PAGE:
By Priyanka Saurabh Prime Minister Narendra Modi addressed the United Nations General Assembly meeting on Saturday through video conferencing. During this time, he presented India’s claim in the powerful institutions of this world body. He asked when the reform process in the United Nations would be completed. Prime Minister Narendra Modi on Saturday addressed the […]
CM yet to announce chairman of the Commission
Ranchi: The tenure of the Jharkhand State Law Commission will get over tomorrow. The charge of the Commission was taken up by former MP Rajkishore Mahato 18 months ago. Now the state government has an important task of appointing the new chairman of the Commission to safeguard the interests of the people of the state.
The Commission was formed way back in the year 2002. Retired Justice Satyeshwar Rai remained the chairman of the Commission for the first two years, but later relinquished the post due to bad health.
Later, Justice Anil Kumar Sinha took charge from 2004 till 2010. He also got extension of tenure several times. After some time, the Commission’s chairman post remained vacant from 2010 till 2012.
It was however revived during the Arjun Munda regime from retrospective effect for three years. It was then that Rajkishore Mahato was made the chairman of the Commission.
He joined office on 23rd March. But since 18 months had already elapsed, he could work only for 18 more months. The tenure of the Commission will come to an end on 13th November. The decision regarding the appointment of the new chairman has to be taken by the Chief Minister Hemant Soren as he is the minister in-charge of the law department.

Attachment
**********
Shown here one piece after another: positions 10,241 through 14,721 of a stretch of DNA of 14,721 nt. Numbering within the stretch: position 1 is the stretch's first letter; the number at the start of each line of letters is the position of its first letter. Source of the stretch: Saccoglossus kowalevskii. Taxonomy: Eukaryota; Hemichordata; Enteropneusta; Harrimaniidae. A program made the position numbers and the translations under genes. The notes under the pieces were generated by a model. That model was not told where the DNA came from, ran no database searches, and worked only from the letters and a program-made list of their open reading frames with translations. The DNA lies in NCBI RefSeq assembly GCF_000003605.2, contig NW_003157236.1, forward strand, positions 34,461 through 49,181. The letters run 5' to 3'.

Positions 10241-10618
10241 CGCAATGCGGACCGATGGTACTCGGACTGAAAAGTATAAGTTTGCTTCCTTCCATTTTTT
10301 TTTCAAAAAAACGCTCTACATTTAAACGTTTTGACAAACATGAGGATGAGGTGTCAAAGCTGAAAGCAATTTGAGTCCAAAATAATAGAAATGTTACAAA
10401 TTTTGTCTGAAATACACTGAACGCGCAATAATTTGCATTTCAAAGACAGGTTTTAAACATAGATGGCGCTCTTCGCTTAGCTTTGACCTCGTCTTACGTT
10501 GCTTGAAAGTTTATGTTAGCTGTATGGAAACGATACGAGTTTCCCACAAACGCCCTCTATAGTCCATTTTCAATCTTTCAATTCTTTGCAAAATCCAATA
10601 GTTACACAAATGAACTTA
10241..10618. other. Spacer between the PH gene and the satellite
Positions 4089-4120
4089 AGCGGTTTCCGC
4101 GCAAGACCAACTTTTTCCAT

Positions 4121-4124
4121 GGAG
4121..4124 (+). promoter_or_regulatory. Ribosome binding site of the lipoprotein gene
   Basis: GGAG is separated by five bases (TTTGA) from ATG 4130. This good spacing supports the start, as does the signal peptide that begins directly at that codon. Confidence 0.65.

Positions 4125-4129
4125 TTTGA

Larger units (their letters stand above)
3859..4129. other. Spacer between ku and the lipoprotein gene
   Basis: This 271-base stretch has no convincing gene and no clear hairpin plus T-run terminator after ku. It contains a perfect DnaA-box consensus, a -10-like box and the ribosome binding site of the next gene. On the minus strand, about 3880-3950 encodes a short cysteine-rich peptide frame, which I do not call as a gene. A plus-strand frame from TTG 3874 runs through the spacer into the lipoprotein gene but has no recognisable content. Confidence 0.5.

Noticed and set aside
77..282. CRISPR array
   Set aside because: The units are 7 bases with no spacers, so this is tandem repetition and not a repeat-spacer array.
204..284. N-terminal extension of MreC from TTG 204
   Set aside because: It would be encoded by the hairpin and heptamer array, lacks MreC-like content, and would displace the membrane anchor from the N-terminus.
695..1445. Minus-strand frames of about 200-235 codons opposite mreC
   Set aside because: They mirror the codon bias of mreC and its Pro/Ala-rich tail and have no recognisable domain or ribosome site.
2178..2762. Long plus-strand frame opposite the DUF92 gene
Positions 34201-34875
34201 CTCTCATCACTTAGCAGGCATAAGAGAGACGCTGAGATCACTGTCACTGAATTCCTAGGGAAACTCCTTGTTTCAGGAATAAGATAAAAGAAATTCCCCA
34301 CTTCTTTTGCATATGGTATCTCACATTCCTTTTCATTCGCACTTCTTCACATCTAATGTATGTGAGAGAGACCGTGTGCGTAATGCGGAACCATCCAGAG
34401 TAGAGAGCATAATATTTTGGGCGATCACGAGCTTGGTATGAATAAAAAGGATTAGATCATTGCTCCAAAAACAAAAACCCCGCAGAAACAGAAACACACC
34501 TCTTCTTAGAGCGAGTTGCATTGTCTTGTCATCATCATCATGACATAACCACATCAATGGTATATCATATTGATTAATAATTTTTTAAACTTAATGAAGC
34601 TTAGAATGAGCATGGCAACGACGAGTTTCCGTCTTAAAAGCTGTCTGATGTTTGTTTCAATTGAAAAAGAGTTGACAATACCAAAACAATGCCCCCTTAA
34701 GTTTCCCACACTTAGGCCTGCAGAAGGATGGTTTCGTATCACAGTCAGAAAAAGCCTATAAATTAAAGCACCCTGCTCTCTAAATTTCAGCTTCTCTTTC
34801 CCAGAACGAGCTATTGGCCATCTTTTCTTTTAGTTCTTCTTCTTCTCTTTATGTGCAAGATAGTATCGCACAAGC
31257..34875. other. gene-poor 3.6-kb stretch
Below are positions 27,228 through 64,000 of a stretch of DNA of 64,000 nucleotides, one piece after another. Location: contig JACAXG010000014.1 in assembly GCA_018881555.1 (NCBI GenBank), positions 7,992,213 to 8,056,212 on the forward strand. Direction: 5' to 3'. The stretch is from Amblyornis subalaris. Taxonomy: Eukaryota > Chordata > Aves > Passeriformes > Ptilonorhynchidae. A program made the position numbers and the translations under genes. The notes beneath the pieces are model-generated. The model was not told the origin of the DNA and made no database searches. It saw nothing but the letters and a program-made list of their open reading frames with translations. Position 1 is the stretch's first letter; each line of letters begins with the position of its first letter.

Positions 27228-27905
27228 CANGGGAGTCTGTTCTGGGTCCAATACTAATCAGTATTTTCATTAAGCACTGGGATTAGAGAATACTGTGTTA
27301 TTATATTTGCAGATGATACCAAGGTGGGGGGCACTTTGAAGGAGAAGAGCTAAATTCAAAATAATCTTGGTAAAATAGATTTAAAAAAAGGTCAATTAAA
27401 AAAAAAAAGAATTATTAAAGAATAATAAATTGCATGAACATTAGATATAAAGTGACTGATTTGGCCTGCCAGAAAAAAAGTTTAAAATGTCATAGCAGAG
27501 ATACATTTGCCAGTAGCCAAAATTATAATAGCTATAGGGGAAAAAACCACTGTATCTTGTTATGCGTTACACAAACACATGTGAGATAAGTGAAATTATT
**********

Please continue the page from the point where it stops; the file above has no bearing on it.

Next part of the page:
Rajkishore Mahato said the Commission had a distinct and important place in a comparatively new state like Jharkhand. He said the state was also included in the list of states included in the Fifth Schedule.
There are a large number of illiterate people in the state who do not have legal awareness, Mahato said. There are many laws in effect here, but due to public ignorance, such laws cannot be implemented in the true sense of the word, Mahato observed.
Mahato said the Commission’s role was crucial in the state since there were many old laws and conventions at work here. He said the proper utilization of resources such as land, forests and mines depended much on the implementation of the laws formulated to prevent exploitation of tribal people.
He said new laws were also needed in the state in keeping with the modern times.